Much of the UNDOC report details trends that have been observed for some time. In 2011, the UNODC head said that local traffickers in West Africa were playing an increasingly significant role in the business, pushing out the South American groups. The past few years has also seen multiple cases of mules arrested in Brazil for attempting to smuggle cocaine to Africa.

Investigations

  • 1
  • 2
  • 3
  • 4
  • 5
  • 6
  • 7
  • 8
  • 9
  • 10
Prev Next

MS-13's 'El Barney': A Trend or an Isolated Case?

MS-13's 'El Barney': A Trend or an Isolated Case?

In October 2012, the US Treasury Department designated the Mara Salvatrucha (MS-13) as a transnational criminal organization (TCO). While this assertion seems unfounded, there is one case that illustrates just why the US government is worried about the future.

Ivan Rios Bloc: the FARC's Most Vulnerable Fighting Division

Ivan Rios Bloc: the FARC's Most Vulnerable Fighting Division

When considering the possibilities that the FARC may break apart, the Ivan Rios Bloc is a helpful case study because it is perhaps the weakest of the FARC's divisions in terms of command and control, and therefore runs the highest risk of fragmentation and criminalization.

The FARC 2002-Present: Decapitation and Rebirth

The FARC 2002-Present: Decapitation and Rebirth

In August 2002, the guerrillas of the Revolutionary Armed Forces of Colombia (FARC) greeted Colombia's new president with a mortar attack that killed 14 people during his inauguration. The attack was intended as a warning to the fiercely anti-FARC newcomer. But it became the opening salvo of...

Barrio 18 Leader 'Viejo Lin' on El Salvador Gang Truce

Barrio 18 Leader 'Viejo Lin' on El Salvador Gang Truce

Barrio 18 leader Carlos Lechuga Mojica, alias "El Viejo Lin," is one of the most prominent spokesmen for El Salvador's gang truce. InSight Crime co-director Steven Dudley spoke with Mojica in Cojutepeque prison in October 2012 about how the maras view the controversial peace process, which has...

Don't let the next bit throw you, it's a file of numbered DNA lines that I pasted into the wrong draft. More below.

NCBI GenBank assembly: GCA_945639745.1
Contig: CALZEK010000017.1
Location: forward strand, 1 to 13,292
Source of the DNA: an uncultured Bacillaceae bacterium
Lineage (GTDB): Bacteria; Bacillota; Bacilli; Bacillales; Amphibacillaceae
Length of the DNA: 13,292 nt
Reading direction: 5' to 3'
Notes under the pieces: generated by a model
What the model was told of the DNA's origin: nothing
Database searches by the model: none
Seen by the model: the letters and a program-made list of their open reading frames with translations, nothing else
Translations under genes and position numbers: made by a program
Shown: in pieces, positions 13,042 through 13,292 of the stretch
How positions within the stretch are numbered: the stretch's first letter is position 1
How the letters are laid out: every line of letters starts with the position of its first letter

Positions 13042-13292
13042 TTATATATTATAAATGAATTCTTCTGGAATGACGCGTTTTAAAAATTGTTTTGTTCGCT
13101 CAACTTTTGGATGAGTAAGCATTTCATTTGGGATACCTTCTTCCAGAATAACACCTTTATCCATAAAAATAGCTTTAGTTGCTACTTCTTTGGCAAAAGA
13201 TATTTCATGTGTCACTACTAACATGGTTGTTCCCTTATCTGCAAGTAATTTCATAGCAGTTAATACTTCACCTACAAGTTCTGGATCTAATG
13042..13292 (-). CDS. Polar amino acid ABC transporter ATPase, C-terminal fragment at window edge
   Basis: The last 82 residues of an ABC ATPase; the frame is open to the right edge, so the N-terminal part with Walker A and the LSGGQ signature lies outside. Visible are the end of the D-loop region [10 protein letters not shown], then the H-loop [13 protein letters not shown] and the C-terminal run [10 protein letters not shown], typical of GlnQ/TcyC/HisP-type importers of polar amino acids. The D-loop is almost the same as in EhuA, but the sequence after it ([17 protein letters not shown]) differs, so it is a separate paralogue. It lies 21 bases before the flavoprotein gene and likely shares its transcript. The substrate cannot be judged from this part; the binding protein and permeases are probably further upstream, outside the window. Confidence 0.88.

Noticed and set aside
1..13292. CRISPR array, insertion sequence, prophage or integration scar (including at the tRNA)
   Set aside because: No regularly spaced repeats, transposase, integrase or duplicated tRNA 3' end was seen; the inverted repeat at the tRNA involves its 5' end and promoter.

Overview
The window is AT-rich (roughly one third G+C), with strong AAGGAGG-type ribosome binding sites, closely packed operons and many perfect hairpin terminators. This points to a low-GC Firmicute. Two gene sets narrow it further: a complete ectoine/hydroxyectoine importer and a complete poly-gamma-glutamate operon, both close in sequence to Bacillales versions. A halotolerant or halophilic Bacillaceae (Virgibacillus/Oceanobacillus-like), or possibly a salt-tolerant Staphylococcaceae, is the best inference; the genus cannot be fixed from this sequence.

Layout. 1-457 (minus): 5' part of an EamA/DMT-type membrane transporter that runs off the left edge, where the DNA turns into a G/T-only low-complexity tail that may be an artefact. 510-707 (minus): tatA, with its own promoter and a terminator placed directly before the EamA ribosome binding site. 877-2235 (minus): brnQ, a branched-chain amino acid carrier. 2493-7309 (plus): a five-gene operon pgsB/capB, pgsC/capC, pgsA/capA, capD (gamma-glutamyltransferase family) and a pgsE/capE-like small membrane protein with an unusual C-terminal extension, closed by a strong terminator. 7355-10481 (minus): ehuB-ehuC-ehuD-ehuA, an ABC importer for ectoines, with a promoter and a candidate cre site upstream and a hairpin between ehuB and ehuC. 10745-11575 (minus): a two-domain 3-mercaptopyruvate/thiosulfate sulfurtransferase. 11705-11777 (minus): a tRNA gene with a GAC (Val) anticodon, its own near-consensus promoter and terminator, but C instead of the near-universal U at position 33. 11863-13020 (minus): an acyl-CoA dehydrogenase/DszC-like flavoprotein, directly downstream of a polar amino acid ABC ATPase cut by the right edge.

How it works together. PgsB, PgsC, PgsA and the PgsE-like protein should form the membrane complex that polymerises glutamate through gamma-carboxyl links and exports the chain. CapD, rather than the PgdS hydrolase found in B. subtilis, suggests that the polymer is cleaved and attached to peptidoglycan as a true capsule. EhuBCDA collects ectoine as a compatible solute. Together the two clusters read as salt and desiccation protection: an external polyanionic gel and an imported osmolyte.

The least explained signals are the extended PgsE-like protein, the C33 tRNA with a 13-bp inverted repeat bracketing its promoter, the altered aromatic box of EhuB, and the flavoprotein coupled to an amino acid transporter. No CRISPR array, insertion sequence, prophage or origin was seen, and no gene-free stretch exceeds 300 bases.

El Salvador's Gang Truce: Positives and Negatives

El Salvador's Gang Truce: Positives and Negatives

The truce between El Salvador's two largest gangs -- the MS-13 and Barrio 18 -- opens up new possibilities in how to deal with the seemingly intractable issue of street gangs. But it also creates new dangers.

The FARC 1964-2002: From Ragged Rebellion to Military Machine

The FARC 1964-2002: From Ragged Rebellion to Military Machine

On May 27, 1964 up to one thousand Colombian soldiers, backed by fighter planes and helicopters, launched an assault against less than fifty guerrillas in the tiny community of Marquetalia. The aim of the operation was to stamp out once and for all the communist threat in...

The FARC and the Drug Trade: Siamese Twins?

The FARC and the Drug Trade: Siamese Twins?

The FARC have always had a love-hate relationship with drugs. They love the money it brings, funds which have allowed them to survive and even threaten to topple the state at the end of the 1990s. They hate the corruption and stigma narcotics have also brought to...

Criminalization of FARC Elements Inevitable

Criminalization of FARC Elements Inevitable

While there is no doubt that the FARC have only a tenuous control over some of their more remote fronts, there is no evidence of any overt dissident faction within the movement at the moment.

The Reality of the FARC Peace Talks in Havana

The Reality of the FARC Peace Talks in Havana

If we are to believe the Colombian government, the question is not if, but rather when, an end to 50 years of civil conflict will be reached. Yet the promise of President Juan Manuel Santos that peace can be achieved before the end of 2014 is simply...

A Look Inside El Salvador's Prison Nightmare (Video)

A Look Inside El Salvador's Prison Nightmare (Video)

El Salvador's Cojutepeque jail is a perfect illustration of how prisons in this country have become the main breeding and training grounds for street gangs.